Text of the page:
Then, finally, when you reach the high levels, you get access to abilities that encourage you to scheme and strategize. What unusual synergies can you create with magic items that you’re not intended to be able to use? What can you do in the first turn of combat if you have two turns instead of one? The Thief archetype has successfully trained you to be a clever and tactical D&D player, starting with simple and easy-to-master passive traits, and eventually graduating to in-depth and strategic features. With this in mind, I highly recommend any DM running a game for new players encourage at least one of their players to play as a rogue of the Thief archetype.

Drawbacks of Playing a Thief

One drawback of this learn-by-playing approach is that it leaves veteran players in the lurch for about the first ten levels of play. The Thief isn’t a mechanically bad archetype—it’s quite powerful within its niche—but it’s not exactly bursting with choices. Spellcasters like clerics and wizards already have access to a wide variety of spells by 3rd level, whereas Thief archetype rogues only have passive improvements to their existing traits. 

If you can stick it out to later levels, your ability to make active and tactical decisions increases immensely, but how many campaigns really last ‘til 13th level, let alone 17th? If you want to make decisions and feel like you’re actively playing a quick-thinking scoundrel, then there are other roguish archetypes that will get you there instead. The deadly and secretive Assassin, from the Player’s Handbook, as well as the Mastermind and Swashbuckler, both from Xanathar’s Guide to Everything, spring immediately to mind.

Suggested Build

If you’re playing a rogue from 1st level, bear in mind that you won’t be able to choose your archetype until 3rd level. Use this time to figure out what role you want to fill in your party—a sneaky, independent burglar that supports your party both in and out of fights? Or perhaps you want to be a shadowy, damage-dealing assassin? Or maybe a magic-wielding illusionist and trickster? No matter which path you wish to pursue, you’ll want to focus on being a good rogue first and foremost.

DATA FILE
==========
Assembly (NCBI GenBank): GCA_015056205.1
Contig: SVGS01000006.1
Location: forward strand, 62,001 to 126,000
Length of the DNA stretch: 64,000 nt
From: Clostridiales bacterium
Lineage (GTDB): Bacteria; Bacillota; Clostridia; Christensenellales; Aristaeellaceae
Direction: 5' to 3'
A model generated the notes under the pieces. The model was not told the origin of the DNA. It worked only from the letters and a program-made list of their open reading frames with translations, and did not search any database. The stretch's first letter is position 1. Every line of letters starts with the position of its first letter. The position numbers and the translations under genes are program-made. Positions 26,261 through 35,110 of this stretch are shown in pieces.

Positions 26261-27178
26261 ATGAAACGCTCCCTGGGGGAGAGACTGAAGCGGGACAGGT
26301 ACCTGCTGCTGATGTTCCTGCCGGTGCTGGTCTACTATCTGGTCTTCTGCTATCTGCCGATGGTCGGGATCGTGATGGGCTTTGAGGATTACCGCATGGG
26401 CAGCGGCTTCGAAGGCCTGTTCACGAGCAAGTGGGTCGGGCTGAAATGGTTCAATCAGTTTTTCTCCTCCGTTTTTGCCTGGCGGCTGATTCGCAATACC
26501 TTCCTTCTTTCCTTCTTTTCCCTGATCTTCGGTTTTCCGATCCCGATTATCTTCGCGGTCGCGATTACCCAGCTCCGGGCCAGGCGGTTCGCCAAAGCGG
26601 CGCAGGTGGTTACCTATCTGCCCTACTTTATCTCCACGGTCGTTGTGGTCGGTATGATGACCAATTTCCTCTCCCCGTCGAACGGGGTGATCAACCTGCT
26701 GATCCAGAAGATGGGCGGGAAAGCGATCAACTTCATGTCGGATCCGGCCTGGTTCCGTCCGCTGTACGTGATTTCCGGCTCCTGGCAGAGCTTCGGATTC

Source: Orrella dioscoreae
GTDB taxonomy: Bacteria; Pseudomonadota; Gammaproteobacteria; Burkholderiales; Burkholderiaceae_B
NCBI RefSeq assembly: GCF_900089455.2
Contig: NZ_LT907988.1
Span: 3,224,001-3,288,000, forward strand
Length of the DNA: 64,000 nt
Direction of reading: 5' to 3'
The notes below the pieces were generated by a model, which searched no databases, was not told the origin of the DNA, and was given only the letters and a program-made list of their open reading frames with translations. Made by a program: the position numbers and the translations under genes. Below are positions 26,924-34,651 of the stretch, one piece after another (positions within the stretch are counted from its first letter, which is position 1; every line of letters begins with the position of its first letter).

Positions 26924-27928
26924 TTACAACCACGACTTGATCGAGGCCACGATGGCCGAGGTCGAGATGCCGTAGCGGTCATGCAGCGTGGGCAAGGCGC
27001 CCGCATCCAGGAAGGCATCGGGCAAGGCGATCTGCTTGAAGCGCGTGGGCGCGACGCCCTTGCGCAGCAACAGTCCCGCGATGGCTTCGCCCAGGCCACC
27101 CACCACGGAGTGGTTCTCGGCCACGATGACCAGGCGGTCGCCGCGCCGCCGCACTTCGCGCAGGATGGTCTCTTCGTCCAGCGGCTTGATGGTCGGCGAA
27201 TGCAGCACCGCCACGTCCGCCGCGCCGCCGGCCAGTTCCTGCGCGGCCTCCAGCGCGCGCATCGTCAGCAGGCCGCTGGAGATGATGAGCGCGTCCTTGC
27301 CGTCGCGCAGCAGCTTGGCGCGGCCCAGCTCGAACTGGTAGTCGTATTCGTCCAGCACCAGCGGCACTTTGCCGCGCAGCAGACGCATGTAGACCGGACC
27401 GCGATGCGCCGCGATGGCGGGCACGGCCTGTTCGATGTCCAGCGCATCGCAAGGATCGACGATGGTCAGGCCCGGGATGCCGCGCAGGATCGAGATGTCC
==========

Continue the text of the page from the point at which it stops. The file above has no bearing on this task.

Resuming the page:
You should choose a race that improves your Dexterity score and either your Wisdom or Intelligence scores. Dexterity is important for rogues because it helps you hide, open locks, perform feats of sleight of hand, and wield both ranged and finesse weapons. Wisdom helps rogues in perceiving danger and breaking out of enchantments, while Intelligence is vital for investigating doors and other objects for locks and traps. High elves and wood elves make excellent rogues, as all elves gain a large bonus to Dexterity, and these subraces give a smaller bonus to either Wisdom or Intelligence. Lightfoot (and to a lesser extent, Stout) halflings make for nimble and perceptive rogues—apt, given the original fantasy burglar was none other than the halfing known as Bilbo Baggins.  

Ability scores like Strength and Charisma are of little use to you, but Constitution is at least somewhat important to all characters. Fortunately, you’ll be using your Cunning Action to weave in and out of combat most of the time, but a little bit of extra Constitution couldn’t hurt. Having a few more hit points than the average rogue will help you take a hit on those rare occasions when you’re unable to flee to safety in the middle of a fight. As usual, your character’s background is up to you. You can come up with all sorts of interesting stories and oddball characters by pairing unlikely backgrounds like Acolyte or Sage with the typically sly and shadowy rogue class, or go for a more standard choice, like Urchin or Criminal.